"We are fortunate. We have not seen a downturn," said Ashland Springs Hotel General Manager Don Anway. "This spring was the strongest we've ever had and summer is booking up. We continue to try to diversify our revenues. We have packages that promote what Ashland and the surrounding valley have to offer."

The hotel and its restaurant Lark's teamed with the RoxyAnn Winery in Medford and its on-site farm to offer a culinary adventure package. Other packages combine hotel stays with treatments at Waterstone Spa or dinner at Lark's with OSF tickets, he said.

With Ashland situated between Portland and San Francisco, Anway is hopeful tourists will still come despite high gas prices.

"We're within a six-hour drive range," he said. "People tend to continue to travel. Fortunately, we're conveniently located off I-5. People's vacation might not be as long. They may cut a day or not eat out as much, but they still come."

One bed and breakfast inn owner, who asked not to be named, said occupancy and gross revenue were up for him this spring. But he said he is paying more for everything from property taxes to toilet paper to pastry flour &

which has nearly tripled in price this year.

Since most bed and breakfast inns set and advertise their rates a year in advance, he can't raise rates to recover the extra costs.

"There will be a squeeze on the bottom line even if the number of guests stays the same or increases a bit," he said.

At the Chateaulin Restaurant, co-owner Jason Doss said this spring was slower than in 2007, but business began picking up with the opening of OSF's outdoor Elizabethan Stage in June.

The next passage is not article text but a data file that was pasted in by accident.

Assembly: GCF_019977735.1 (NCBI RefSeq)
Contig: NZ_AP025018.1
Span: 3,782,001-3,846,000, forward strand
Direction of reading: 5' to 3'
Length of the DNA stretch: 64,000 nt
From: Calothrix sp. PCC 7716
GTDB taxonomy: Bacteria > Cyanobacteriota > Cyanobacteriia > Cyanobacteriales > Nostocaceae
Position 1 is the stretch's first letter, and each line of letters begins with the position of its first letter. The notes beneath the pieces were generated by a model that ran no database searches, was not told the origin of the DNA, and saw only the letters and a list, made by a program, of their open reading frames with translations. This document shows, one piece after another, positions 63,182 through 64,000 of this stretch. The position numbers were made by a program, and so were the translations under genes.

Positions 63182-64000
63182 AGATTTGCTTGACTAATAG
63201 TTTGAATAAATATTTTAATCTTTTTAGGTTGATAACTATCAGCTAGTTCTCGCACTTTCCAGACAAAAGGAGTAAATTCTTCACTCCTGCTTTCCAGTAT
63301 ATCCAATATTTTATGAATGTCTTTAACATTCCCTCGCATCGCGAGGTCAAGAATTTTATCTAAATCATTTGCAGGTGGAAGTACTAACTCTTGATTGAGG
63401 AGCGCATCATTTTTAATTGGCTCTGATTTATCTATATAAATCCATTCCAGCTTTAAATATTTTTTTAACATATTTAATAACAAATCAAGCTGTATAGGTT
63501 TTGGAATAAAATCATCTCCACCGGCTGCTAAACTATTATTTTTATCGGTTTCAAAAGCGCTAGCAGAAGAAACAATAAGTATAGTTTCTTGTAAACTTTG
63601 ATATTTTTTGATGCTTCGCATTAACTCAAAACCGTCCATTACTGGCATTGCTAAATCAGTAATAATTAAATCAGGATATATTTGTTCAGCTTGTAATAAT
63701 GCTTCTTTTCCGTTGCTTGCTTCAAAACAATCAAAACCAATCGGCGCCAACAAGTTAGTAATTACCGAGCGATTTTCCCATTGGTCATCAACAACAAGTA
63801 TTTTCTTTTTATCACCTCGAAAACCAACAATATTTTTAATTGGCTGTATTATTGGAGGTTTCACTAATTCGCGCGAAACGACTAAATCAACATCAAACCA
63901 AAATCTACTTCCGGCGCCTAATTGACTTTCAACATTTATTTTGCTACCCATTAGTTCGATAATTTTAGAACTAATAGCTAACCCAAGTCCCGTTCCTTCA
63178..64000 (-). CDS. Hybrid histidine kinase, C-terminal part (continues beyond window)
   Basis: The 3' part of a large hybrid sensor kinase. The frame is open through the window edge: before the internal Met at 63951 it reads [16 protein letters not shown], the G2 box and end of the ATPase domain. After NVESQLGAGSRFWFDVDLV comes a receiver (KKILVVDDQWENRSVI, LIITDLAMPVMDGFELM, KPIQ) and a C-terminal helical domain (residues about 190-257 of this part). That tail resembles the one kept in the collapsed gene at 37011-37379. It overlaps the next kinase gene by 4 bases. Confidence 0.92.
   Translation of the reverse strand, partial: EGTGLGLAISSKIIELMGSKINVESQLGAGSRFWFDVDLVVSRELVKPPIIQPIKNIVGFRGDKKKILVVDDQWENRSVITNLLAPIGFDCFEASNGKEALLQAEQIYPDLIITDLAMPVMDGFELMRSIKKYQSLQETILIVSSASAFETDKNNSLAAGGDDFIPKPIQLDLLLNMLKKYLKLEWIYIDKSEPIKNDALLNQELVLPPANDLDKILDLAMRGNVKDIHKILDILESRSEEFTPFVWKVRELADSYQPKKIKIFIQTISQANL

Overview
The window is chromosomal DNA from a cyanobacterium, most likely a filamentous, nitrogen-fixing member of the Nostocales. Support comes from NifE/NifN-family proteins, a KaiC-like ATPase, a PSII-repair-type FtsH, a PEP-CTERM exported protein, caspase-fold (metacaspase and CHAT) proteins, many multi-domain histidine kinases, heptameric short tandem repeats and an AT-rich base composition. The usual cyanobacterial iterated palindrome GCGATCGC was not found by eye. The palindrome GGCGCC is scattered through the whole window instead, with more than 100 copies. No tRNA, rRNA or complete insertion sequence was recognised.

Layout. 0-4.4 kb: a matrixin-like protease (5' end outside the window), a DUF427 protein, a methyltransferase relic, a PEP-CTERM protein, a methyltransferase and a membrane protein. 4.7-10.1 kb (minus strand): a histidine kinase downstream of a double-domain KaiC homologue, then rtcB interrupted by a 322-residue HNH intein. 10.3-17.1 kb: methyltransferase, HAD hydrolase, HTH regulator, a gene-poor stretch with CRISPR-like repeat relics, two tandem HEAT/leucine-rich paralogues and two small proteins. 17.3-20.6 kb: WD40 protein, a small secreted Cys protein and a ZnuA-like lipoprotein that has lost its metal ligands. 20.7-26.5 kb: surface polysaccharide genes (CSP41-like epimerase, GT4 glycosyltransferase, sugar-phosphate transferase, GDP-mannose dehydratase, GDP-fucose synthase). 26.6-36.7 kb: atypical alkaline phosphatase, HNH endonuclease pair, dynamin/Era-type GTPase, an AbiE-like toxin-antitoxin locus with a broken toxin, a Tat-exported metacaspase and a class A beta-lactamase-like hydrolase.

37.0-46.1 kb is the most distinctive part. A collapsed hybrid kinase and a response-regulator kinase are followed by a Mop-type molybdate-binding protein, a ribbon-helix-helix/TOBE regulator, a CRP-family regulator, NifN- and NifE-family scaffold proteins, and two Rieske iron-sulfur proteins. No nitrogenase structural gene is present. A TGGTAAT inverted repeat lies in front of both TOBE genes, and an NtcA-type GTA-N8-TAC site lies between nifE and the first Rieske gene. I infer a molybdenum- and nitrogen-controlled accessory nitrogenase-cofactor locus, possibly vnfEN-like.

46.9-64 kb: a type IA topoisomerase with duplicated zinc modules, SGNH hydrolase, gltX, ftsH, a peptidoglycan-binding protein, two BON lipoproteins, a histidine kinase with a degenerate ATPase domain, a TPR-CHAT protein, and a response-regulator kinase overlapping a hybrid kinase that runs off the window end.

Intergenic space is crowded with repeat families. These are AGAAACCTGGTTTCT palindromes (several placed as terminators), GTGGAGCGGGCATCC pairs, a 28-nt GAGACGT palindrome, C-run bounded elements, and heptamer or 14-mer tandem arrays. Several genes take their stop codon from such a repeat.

"I think we're still going to do well. As well as in the past couple of years? Probably not," he predicted.

He said businesses have to find ways to make themselves stand out.

"Because of our wine list, people are still finding wine they won't find anywhere else. It intrigues them. As a business owner, you have to find the unique items that draw people in and keep them coming back," Doss said.

Economy dampens art sales

One business owner in the fine art field, who asked to remain anonymous, said his sales this year are down 35 percent. He is cutting back by washing his own windows and not ordering flowers for First Friday Art Walks &

moves that affect a local florist and a window-cleaning service.

Cathy DeForest, owner of Gallery DeForest, said 415 people came through her gallery for the First Friday Art Walk in June, but she made no sales that evening or even the next day.

"People are worried about gas and food," she said. "Where does art go? It's not a high priority."

Tourists who are still spending on accommodations, meals and theater tickets when they come to Ashland appear to be trimming costs by not buying art, DeForest said.

The real estate market downturn also has an impact because people are not redoing their homes or buying furnishing for new houses, she said.

With her calendar of art shows set for the year, she said she can't change exhibits and offer, for example, lower-priced art like small paintings. DeForest's last painter did lower her prices, however.

DeForest said she has a loyal local clientele, and she hopes they will remember to shop in Ashland when they are looking for gifts.

Staff reporter can be reached at 479-8199 or To post a comment, visit .